Don't do this. I used to do this myself.
Originally Posted by inuvik
Sparks are to be avoided when connecting & disconnecting the cables, especially near the battery. Any lead-acid battery, the type most commonly used in cars for ages, is a source of explosive hydrogen.
Basically, the idea is to connect one car's electrical system in parallel to the other. The practice I found involves connecting the positive battery terminals first - battery to battery. Next, connect one car's chassis to the other. This will complete the circuit and, if all is in order, electrical current will begin to flow through it. Any sparks made during the final connection will thus be away from the battery.
When disconnecting, remove the chassis connections first. The circuit will be broken and any sparks formed should be away from the batteries as much as possible. Then remove the rest of the connections.
Here's a few things to think about:
1. The Mirage battery is not maintenance-free, meaning it is not sealed. It has the old-timey caps on it that allow periodic checking of the electrolyte levels. Bonus trivia: does anyone here know how to do this?
2. Sparks can damage electronic equipment, and you are smart to avoid that. Today's cars have more electronics than ever. Manufacturers should design to accommodate some electrical spikes, but don't rely on it. For what was described as a light show makes me wonder if the impaired car had electrical problems.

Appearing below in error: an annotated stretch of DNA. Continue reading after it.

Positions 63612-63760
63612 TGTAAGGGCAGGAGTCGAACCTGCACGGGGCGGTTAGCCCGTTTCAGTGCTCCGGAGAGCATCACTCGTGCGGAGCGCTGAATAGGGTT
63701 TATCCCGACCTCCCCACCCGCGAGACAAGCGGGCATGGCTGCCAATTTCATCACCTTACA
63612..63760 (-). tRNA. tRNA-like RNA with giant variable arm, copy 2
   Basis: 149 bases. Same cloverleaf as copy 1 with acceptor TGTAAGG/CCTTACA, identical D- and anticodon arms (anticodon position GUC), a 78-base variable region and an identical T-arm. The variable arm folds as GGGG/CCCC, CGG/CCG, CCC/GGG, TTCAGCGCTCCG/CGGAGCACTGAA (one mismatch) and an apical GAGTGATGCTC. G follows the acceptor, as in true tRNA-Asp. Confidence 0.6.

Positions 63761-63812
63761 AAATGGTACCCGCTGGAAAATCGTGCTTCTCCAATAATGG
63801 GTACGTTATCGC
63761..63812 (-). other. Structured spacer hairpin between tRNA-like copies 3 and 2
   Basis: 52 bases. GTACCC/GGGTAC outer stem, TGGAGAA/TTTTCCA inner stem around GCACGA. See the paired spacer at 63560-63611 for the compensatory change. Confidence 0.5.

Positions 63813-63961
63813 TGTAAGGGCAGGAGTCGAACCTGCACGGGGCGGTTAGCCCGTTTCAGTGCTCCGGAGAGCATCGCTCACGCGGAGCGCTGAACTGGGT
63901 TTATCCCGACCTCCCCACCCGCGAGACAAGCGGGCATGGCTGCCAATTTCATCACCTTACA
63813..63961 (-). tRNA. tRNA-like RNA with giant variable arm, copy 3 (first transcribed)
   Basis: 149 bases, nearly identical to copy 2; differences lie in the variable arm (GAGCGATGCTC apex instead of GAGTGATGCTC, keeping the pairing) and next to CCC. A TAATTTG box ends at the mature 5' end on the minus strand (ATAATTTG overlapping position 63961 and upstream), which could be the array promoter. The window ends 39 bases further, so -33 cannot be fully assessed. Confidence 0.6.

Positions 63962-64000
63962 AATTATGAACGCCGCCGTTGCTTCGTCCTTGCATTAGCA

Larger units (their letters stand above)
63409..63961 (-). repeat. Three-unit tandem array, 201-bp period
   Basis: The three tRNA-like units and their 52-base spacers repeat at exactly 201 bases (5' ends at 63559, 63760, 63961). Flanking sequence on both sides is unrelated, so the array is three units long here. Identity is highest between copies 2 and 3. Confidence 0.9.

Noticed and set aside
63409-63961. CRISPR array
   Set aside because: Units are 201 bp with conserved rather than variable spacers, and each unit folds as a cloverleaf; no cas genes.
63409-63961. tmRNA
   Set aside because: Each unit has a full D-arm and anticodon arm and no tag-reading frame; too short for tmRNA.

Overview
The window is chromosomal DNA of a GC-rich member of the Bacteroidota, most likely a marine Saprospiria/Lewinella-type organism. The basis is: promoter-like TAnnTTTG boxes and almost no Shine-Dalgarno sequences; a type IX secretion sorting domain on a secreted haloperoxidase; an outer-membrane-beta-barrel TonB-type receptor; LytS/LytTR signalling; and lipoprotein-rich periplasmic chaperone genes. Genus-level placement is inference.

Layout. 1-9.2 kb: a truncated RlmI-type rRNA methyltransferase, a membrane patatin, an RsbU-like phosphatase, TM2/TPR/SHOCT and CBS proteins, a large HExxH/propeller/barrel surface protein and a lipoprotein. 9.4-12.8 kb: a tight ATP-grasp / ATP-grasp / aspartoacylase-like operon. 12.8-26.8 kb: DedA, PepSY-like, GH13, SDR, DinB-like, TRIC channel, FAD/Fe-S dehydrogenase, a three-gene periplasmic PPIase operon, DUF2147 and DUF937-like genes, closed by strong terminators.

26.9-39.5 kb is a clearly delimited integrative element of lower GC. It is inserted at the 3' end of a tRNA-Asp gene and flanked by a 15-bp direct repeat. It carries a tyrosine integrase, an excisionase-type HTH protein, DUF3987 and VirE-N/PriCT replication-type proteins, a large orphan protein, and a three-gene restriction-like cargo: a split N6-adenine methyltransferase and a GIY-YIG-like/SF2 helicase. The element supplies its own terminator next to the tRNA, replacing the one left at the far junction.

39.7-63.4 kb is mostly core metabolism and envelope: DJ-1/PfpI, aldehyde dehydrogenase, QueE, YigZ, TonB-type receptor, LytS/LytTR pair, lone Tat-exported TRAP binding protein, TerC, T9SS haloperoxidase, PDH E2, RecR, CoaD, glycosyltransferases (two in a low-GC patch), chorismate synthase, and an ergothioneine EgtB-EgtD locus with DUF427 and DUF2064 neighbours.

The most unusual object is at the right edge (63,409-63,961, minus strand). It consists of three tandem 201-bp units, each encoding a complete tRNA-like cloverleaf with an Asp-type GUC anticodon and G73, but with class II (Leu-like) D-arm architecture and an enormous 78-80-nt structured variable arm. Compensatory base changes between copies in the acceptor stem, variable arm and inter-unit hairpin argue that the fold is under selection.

3. Using the vehicle chassis as a negative connection has been a common practice in the automotive industry for a long time, but some cars use chassis positive. Check this before connecting! On any car, verify which terminal is attached to the chassis.
4. Using the vehicle chassis as a negative connection is only as good as the grounding wiring and the battery. If there are loose, corroded, or otherwise poor connections, the jump start will likely fail. Also, paint is an insulator. It can be difficult to find a chassis ground connection that will conduct electricity.
5. Personally, I think it is best if both drivers make their own connections, for several reasons.
a. Four hands help keep the cable clamps from touching each other. No arc welding, please.
b. Each driver is responsible for their own vehicle. If one is not comfortable with the process, simply pull the clamps from their car.
c. Witness the process by watching and listening. When the good car is loaded, the engine usually slows down a bit (Yes, I jump start with the vehicle running) and that is to be expected. Again, any unusual noises, and either driver can pull the plug on the experiment.
6. Learn this before having to do it in inclement weather.
Let me know if there is anything I missed.